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Dopage - 24 January 2007
 
By Staff
Date: 1/24/2007
Dopage - 24 January 2007
 

Dopage - 24 January 2007
Anonymous Source in Belgium Charges Escape by Bribing Anti-doping officials. Lotto/Predictor response to "nameless witness" and hopes for honest competitors. Musseuw admits doping in latter part of his career, resigns from Quickstep. Oscar Pereiro Cleared of Charge.

The Belgian news paper Het Laatste Nieuws has published reports from an anonymous source regarding  ProTour Team Quickstep/Innergetic. This mornings edition claimed a team member said that riders blood dope and use performance enhancing drugs but escape by bribing anti-doping officials.

Claims by the anonymous source included, "...you have the riders who only have to ride a short 100 kilometres races these riders don't take anything. You have the riders who have to perform a little longer, these get something extra on occasion; finally, you have the top and these are the riders who get the big stuff."

Team Predictor/Lotto Responds:
Hopes for honest competitors
he recent assertions in the media are unfortunately negative for the general image of the whole cyclist sport. As they almost come from nameless witnesses, they are also mostly rejected by the defendants. We therefore wish that the complete truth about this matter will come without delay to the light. We also hope that the rights of the defendants will be fully respected. In a constitutional state, anyone – also in the sport's world – should be insured of this right.

Predictor-Lotto will always aim at a clean future for the cycling sport in general, and especially for the Belgian cyclist sport. Our team includes several young talented racers, who deserve a correct entourage in their career. We are now looking forward to the Spring Classics, with the hope that our racers will meet honest competitors.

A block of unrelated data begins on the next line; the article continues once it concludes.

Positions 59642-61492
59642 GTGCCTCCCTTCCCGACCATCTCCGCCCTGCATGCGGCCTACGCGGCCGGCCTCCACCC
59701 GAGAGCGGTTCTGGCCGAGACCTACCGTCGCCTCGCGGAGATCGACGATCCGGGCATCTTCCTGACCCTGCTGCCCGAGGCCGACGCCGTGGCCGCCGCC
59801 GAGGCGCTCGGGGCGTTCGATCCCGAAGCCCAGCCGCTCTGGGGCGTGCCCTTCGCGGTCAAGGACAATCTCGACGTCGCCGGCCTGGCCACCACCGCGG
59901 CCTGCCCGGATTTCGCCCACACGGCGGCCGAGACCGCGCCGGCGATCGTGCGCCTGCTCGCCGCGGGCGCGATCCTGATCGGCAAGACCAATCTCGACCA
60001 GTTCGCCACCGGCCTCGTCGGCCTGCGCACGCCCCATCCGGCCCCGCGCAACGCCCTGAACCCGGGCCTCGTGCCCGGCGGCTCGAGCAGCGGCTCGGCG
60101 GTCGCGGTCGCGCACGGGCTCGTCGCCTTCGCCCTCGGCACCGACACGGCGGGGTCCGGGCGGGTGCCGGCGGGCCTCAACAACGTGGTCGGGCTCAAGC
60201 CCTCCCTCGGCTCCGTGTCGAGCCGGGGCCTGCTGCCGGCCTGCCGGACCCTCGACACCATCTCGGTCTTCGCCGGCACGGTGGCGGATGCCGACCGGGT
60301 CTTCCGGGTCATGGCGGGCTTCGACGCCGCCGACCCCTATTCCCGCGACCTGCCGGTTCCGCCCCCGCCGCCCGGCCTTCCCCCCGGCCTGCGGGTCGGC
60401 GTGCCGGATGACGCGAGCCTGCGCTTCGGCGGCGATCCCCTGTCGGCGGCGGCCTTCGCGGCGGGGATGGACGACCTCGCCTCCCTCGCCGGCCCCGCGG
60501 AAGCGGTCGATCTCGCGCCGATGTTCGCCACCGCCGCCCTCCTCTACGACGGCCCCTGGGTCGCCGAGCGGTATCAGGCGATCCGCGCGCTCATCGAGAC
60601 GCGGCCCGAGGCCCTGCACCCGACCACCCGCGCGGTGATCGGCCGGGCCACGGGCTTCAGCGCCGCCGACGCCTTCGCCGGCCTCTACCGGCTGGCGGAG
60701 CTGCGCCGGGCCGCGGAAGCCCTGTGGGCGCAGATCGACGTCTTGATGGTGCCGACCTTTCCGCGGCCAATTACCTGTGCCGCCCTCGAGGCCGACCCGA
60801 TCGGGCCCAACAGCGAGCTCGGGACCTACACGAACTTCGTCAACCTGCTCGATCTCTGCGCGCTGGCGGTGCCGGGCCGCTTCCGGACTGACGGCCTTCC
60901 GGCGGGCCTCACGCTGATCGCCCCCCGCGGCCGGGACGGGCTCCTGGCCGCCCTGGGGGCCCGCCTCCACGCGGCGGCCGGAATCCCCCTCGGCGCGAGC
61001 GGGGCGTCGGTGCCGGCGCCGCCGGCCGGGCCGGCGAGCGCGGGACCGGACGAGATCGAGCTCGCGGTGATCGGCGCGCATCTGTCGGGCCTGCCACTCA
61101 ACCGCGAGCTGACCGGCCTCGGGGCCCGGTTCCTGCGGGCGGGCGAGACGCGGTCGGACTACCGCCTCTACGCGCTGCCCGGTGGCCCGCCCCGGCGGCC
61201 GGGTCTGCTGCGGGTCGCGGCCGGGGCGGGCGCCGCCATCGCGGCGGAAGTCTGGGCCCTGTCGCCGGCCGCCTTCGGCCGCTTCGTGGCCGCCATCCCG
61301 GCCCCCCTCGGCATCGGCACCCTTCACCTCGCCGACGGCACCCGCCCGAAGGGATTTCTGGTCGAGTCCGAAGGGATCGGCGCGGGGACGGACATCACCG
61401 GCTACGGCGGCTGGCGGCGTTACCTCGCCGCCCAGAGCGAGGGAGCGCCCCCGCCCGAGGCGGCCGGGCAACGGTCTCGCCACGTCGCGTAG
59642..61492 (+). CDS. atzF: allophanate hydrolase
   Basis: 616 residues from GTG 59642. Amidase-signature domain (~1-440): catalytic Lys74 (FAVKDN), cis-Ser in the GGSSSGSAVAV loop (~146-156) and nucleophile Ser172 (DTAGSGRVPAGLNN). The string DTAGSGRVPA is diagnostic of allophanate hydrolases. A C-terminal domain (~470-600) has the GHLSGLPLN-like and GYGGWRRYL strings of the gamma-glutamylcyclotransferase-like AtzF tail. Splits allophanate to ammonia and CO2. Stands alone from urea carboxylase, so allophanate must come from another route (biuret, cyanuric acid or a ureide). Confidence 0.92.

Johan Musseuw admits to doping at the end of his career
To retire from Quickstep Position

Retired Belgian classics champion Johan Museeuw has admitted to taking drugs to enhance his performance towards the end of his career.

"At the end of my career, to prepare a number of races, I made a mistake. I wanted to end my career in beauty and did things that I couldn't," Museeuw told a news conference on Tuesday.

Museeuw, a former world champion and three-times winner of the famous Paris-Roubaix race, said he would quit his current position with the Quick Step team.

IOC James Rogge Welcomes Admission
Jacques Rogge, president of the International Olympic Committee, said Wednesday that he welcomed an admission by the former cycling world champion Johan Museeuw that he resorted to doping during the last year of his career.

"If he admits, that is an intelligent thing to do and definitely that is a wise thing that he has done," Rogge said during an anti-doping symposium in Lausanne.

UCI Clears Oscar Pereiro of Salbutamol Charge
Existing TUE for Asthma medication acknowledged

UCI statement: “At the 2006 Tour de France, traces of this product were found in his urine, However the results of tests during the race cannot be considered as a positive anti-doping control.”

The release went on to say, “Although he had medical justification requested from September 2006 by the AFLD proving that he indeed suffered from asthma brought on by physical exertion, Oscar Pereiro delayed providing it to this organization, This is considered as a failure to respect established administrative procedures. This serious negligence by the Spanish rider is regrettable and harms the image of cycling as a whole, although he is not guilty of any infringement.”

French daily Le Monde reported last week that Pereiro had twice tested positive for salbutamol during the Tour. Pereiro told Radio Marca last Thursday he had had an official medical exemption since March 2005. The UCI said it asked the AFLD to refrain from publicly implying that a rider was guilty of a doping offence when he had committed an administrative fault only
 


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